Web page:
TIPS – Inflation Protected Bonds
Missing from the chart—because of their short history—are Treasury inflation-protected securities, or TIPS. These are bonds issued by the U.S. Treasury whose principal—that is, their final payments—increase with inflation as measured by the CPI. By law, they will hold their value no matter the level of inflation. Somewhat counterintuitively, however, there is not strong correlation between TIPS prices and inflation.
Columbia professor Andrew Ang points out in his book, “Asset Management: A Systematic Approach to Factor Investing,” that the problem with TIPS as an addition to a portfolio is that they are dependent upon real yields.
“As inflation increases, real yields tend to fall. As a result, a TIPS portfolio of new and seasoned bonds of different maturities tends to decline in value when inflation rises,” Ang writes.
You can take measure of this phenomenon by observing that the total returns of many TIPS are lower in the past two years as negative real rates slowly get worked out of the system as the economy slowly recovers. My conclusion is that adding a bit of TIPS to a portfolio to protect it from inflation, while intuitive, won’t work that well.
TIPS are well represented in the ETF world by funds like the iShares TIPS Bond ETF (TIP | A-99) and the FlexShares iBoxx 3-Year Target Duration TIPS ETF (TDTT | A-46).
Given the damage inflation does to 10-year bonds and the disappointing performance of inflation-protected bonds, we might be inclined to forget about the fixed-income market altogether. But that would be a mistake, as short-term fixed-income instruments offer some of the best protection against inflation.
While the prices of T-bills decline as inflation surprises materialize, the pain is short lived, as the U.S. Treasury offers new bills in weekly auctions at new higher yields. In other words, you’re only behind the curve for a limited period of time.
Given that U.S. Treasury bills are basically the definition of “risk free,” our best advice to those worried about inflation is to reduce long-duration assets such as conventional bonds or stocks, and shift that capital into bills, such as those included in funds such as the iShares Short Treasury Bond ETF (SHV | A-97) or the SPDR Barclays 1-3 Month T-Bill ETF (BIL | A-62) for as long as the fear lasts. The forgone returns should be thought of as the price one is paying for insurance.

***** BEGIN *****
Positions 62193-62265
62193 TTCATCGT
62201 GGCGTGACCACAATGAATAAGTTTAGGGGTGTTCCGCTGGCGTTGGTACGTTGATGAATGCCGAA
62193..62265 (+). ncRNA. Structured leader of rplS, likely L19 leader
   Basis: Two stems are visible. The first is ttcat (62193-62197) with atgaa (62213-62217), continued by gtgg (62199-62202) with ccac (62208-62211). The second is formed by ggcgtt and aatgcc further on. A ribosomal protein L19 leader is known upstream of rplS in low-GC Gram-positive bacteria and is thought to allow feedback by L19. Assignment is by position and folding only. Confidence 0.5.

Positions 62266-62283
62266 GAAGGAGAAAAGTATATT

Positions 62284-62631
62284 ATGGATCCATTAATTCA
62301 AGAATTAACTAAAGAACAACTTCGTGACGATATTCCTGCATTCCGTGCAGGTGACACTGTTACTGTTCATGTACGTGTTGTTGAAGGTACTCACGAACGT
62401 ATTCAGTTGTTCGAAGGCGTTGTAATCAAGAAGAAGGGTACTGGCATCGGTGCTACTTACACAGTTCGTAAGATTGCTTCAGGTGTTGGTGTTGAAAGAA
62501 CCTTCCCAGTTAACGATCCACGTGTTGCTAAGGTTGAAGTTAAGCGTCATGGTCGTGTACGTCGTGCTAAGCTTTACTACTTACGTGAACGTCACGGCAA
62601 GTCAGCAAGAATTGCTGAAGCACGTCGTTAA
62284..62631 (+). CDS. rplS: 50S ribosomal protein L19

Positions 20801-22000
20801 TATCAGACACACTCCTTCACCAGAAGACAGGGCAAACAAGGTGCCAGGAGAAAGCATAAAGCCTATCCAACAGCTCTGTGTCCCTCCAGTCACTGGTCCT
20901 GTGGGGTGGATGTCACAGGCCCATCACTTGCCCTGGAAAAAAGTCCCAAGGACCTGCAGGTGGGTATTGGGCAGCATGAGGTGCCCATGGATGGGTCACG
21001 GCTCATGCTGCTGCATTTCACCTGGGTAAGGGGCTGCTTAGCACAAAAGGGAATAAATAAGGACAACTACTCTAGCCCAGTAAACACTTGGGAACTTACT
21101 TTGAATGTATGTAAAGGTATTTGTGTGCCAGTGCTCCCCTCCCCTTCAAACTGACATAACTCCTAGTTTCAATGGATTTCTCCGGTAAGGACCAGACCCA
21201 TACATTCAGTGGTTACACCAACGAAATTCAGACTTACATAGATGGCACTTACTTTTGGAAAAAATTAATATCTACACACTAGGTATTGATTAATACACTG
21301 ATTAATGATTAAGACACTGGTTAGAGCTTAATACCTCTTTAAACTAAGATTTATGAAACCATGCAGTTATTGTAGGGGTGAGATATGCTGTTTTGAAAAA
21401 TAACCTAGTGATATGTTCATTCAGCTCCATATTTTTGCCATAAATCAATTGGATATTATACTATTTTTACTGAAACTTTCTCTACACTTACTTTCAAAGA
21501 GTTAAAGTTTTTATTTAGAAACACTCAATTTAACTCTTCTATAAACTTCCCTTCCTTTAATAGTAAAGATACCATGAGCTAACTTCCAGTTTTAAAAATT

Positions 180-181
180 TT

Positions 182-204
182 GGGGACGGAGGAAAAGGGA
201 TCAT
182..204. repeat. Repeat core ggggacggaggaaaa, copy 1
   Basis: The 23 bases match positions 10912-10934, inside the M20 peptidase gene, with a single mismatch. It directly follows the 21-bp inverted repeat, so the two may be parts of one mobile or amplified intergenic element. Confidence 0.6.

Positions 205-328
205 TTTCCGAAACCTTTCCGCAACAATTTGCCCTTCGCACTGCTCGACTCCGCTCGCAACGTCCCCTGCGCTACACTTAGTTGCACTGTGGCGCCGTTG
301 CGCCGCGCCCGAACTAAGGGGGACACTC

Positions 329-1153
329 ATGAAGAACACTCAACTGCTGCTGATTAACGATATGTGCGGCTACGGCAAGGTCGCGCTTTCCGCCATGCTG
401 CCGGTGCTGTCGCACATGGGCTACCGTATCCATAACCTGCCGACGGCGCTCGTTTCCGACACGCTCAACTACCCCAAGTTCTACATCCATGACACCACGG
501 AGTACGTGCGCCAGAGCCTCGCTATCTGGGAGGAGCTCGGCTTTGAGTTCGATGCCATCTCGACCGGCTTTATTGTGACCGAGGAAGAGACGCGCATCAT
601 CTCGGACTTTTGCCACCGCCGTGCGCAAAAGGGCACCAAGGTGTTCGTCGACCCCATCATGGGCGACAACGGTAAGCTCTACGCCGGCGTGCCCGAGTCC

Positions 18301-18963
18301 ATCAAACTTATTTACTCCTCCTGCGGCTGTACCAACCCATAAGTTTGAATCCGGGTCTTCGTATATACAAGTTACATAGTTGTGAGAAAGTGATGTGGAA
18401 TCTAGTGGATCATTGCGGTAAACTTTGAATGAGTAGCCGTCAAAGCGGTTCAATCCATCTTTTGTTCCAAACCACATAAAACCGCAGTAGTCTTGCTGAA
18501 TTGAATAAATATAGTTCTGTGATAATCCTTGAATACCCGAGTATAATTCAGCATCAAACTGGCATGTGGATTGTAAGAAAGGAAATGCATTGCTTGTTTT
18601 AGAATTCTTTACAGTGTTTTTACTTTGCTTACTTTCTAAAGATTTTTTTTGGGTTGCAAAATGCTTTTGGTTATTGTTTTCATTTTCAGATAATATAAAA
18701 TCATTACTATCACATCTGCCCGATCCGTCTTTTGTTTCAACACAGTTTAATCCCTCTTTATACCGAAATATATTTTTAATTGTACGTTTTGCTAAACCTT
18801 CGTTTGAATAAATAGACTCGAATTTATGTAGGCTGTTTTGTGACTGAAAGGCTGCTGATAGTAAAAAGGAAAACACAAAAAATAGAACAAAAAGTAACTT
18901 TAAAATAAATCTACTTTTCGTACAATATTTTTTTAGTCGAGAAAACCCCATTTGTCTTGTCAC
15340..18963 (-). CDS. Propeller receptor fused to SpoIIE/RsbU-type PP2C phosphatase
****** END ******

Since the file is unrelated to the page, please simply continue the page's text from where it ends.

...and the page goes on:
The GSCI has had good returns over its life, and it does have a fairly strong correlation with rates of inflation. That said, I feel investors need to be well educated and selective about commodity investments.
About half the commodity returns in the GSCI over the long term are due to the T-bill returns incorporated in the futures positions that make up the index, not from the unique characteristics of commodities. Furthermore, the composition of the index in the 1970s was mainly agricultural commodities such as wheat and corn, not the overwhelming majority of energy such as we see today.
While you could argue that, together with the good inflation characteristics of bills we discussed above, commodities have a chance of producing a good return in inflationary times, the high volatility of the market requires constant monitoring, and I think it should mainly be used by professional—or at least extremely diligent—investors.
For commodity investing, at Astor, we prefer the PowerShares DB funds because of their awareness of some subtleties in taking positions, so if I wanted to express an inflation theme with a futures-based commodity ETF, I would likely choose the multicommodity-focused PowerShares DB Commodity Tracking Fund (DBC | B-86) or the energy-focused PowerShares DB Energy Fund (DBE | C-100).